Happy New Year! The trend color for 2011 is “Hyacinth” so like it or not get ready for a lot of pink everywhere! As seen in this Sundays New York Times article.
By KATE MURPHY
photo courtesy of LAUFEN
A hot-pink and white bathroom by the Swiss company Laufen.
“We had the opposite reaction,” said Ms. Burns, who is 37 and a computer technician. “When we saw the expanse of pink, we knew this house was it.”
Pink bathrooms were common in homes built in midcentury America. But by the 1970s they were considered as saccharine as a package of Sweet’N Low. The color scheme in bathrooms then shifted from carnation and Pepto-Bismol pink — not to mention robin’s egg blue and avocado green, also midcentury favorites — to more muted tones like almond and ecru until, more recently, plain old white predominated.
But within the last five years, pink has come back into vogue, with more people like Ms. Burns embracing their vintage pink bathrooms rather than taking a sledgehammer to them. Moreover, interior designers now advocate flattering rosy hues for new or renovated bathrooms. And manufacturers of bathroom tiles and fixtures have been introducing more pink options. Noticing the trend, the color authority Pantone this month decreed that hot pink will be the “it” color of 2011.
“Pink makes you happy,” said Ms. Burns, who plays up her pink bathroom with a pink-poodle shower curtain, ceramic pink poodle figurines, pink towels and even a vintage pink bathroom scale.
While pink bathrooms started appearing as early as the 1930s, many credit Mamie Eisenhower with popularizing them in the 1950s. She decorated the White House with so much pink when her husband took office in 1953 that the staff began referring to it as the “Pink Palace.”
Pastel pink or “Mamie pink” soon became the era’s iconic bathroom color. While it is difficult to find colorful plumbing fixtures today, back then manufacturers like American Standard, Crane and Kohler all carried pink toilets, tubs and sinks (albeit in slightly different hues).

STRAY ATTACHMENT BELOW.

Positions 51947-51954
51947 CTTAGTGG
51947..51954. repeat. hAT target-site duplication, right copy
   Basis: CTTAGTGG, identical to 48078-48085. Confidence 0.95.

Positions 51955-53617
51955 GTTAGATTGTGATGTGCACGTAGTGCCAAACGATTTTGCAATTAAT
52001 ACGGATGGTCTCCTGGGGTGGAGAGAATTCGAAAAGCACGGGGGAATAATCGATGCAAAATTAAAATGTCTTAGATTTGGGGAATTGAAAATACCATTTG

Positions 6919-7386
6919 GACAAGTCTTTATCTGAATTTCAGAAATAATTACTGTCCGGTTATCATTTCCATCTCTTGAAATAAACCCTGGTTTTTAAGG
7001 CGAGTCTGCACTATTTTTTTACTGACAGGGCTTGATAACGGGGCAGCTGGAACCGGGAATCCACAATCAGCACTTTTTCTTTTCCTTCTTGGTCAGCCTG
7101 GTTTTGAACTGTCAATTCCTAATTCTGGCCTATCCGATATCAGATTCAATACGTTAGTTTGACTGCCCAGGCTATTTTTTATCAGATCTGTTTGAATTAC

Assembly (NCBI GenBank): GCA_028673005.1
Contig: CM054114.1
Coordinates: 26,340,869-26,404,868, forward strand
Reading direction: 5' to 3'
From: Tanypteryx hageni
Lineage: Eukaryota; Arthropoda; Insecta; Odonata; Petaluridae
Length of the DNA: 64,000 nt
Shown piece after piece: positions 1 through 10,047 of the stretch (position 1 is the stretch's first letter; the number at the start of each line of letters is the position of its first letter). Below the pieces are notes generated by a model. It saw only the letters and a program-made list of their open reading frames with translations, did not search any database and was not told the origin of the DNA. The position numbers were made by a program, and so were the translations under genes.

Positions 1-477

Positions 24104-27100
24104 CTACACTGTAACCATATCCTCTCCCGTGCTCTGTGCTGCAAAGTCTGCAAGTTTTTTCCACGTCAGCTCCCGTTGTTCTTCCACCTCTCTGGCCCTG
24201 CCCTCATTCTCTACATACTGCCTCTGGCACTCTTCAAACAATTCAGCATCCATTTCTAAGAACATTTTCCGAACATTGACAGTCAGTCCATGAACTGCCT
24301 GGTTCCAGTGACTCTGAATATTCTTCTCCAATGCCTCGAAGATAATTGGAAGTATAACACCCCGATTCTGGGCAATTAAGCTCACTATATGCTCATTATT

“That color palette languished for years, and now I can’t keep pink toilets in stock,” said John Vienop, operations manager for DEA Bathroom Machineries, a seller of salvaged plumbing fixtures based in Murphys, Calif. “We’re shipping them all over the United States.”
It’s unclear what is driving the recent rethinking of pink, but one factor could be the high visibility of midcentury design due in part to the popularity of “Mad Men” (the Drapers’ downstairs powder room was pink) and Atomic Ranch, the retro architecture magazine.
And since pink bathrooms are associated with a time of prosperity, perhaps there is also an element of nostalgia for rosier times, said Pam Kueber, who started a blog, savethepinkbathrooms.com, in 2007. Of the more than 500 people who have left comments on her blog, many fondly remember a grandmother, great-grandmother or favorite aunt who had a pink bathroom.
“There’s a lot of sentiment tied up in pink bathrooms,” said Ms. Kueber, 51. She lives in a 1951 brick ranch-style house in Lenox, Mass., that would have a pink bathroom if only she had known where to get pink ceramic tiles when she renovated it in 2003. She went with the next closest color she could find — pale peach. “One of the reasons I started the blog was to help people share information on sources” for pink tiles and fixtures, she said.
But some people with vintage pink bathrooms have left them intact, not so much because they are nostalgic or are in love with the color but because it is too costly to redo them. “For a long time, I hated it and planned to gut it, but I was limited by my frugality,” said Michael Heaton, 34, a stockbroker, referring to the pink-tiled bathroom in his 1964 brick ranch-style house in Norman, Okla. “There wasn’t a thing wrong with it except the color.” After painting the walls a darker pink and painting the cabinetry black, however, his opinion changed. “Now it’s the best room in the house,” he said.